This is the last of three articles by Anna Malyukova about her memories of the Soviet Union, where she grew up and lived before its collapse in 1989. Anna’s account is not a detached political analysis of the situation in the former Soviet Union but rather a story of her personal experiences, which illustrate the deep contradictions that marked the society and the everyday lives of the people.
The Russian Revolution has been subject to multiple misrepresentations, particularly in the United States. The anti-communist policies of successive U.S. administrations during the second half of the twentieth century made it possible for socialism to be identified with totalitarianism, oppression, and lack of freedoms. American capitalism, by contrast, has presented itself as the best possible social system. However, after eight years of economic recession and after the election of Donald Trump, things seem to be changing.
People across the world, including in the United States, know that capitalism is a system that deserves to die. The most sinister face of the “American way of life” is the exploitation and precarization of millions of workers, the rampant police violence, systemic racism, the mass incarceration of America’s Black population, and the persecution of immigrant workers. Globalization has enabled American transnationals to enrich themselves by exploiting millions of workers, while oppressed people everywhere, especially in the Global South, suffer under the yoke that is the criminal economic and political hegemony of the US — the superpower that is sometimes commanded by Democrats and sometimes by Republicans.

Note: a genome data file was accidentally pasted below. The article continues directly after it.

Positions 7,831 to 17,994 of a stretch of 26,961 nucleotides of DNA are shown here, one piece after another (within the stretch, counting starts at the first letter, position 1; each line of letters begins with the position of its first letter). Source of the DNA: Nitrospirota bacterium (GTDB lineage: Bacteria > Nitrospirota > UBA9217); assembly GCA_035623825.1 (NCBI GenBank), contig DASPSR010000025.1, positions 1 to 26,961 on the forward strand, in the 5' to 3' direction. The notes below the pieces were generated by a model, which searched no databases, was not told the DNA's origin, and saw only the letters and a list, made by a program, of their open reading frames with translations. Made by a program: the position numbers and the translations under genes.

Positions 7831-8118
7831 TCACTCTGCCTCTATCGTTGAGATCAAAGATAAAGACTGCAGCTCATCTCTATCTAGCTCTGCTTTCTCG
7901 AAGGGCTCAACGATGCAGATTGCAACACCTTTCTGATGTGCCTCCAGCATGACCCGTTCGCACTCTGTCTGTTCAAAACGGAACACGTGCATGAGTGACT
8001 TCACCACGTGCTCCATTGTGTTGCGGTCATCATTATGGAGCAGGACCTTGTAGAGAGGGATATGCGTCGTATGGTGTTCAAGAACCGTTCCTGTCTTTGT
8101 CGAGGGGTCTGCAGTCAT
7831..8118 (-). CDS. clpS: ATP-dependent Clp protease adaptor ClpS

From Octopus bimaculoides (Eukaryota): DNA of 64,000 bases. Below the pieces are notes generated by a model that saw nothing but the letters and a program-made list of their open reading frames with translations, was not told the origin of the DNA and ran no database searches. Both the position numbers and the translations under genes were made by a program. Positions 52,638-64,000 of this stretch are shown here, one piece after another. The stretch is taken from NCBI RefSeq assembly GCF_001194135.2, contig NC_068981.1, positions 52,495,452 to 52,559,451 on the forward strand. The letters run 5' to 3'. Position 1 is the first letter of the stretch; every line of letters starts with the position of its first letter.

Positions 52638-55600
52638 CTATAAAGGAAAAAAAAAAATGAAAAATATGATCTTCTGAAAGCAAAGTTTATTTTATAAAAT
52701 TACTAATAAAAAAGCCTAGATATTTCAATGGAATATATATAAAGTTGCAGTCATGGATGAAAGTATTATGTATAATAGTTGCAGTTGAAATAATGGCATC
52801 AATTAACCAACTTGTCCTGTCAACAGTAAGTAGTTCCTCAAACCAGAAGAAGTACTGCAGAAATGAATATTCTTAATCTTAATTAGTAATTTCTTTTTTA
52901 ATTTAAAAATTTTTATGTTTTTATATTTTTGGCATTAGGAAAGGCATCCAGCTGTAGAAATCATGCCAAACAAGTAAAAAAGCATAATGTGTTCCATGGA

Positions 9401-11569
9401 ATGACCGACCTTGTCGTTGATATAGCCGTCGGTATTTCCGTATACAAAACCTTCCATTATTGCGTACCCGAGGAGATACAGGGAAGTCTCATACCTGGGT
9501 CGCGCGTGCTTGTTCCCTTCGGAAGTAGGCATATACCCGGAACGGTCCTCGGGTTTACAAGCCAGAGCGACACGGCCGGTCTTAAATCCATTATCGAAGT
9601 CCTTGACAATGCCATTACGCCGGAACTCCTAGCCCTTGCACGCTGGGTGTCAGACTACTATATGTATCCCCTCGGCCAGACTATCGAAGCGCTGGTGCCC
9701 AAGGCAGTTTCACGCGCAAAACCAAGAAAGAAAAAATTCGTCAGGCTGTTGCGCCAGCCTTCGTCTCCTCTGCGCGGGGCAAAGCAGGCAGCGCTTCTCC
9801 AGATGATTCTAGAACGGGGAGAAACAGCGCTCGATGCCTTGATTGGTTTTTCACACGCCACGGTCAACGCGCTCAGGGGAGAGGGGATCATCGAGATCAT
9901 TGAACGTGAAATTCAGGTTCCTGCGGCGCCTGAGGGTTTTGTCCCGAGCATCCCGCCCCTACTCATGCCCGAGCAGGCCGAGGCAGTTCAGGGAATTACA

In this context, it is useful to shed some light on what was the most impressive working-class revolution in history. It is true that the Communist Party was the main agent of capitalist restoration in Russia; however, some of the achievements of the Revolution endured into the 1980s, such as access to education and culture, healthcare, and recreation. These important public goods and services, which are effectively withheld from millions of workers in the US, in particular from people of color and Latinx, were a lasting feature of Soviet society, and this was possible only because the revolution had expropriated the capitalist class. The laboring masses had taken their destiny into their own hands by taking political power and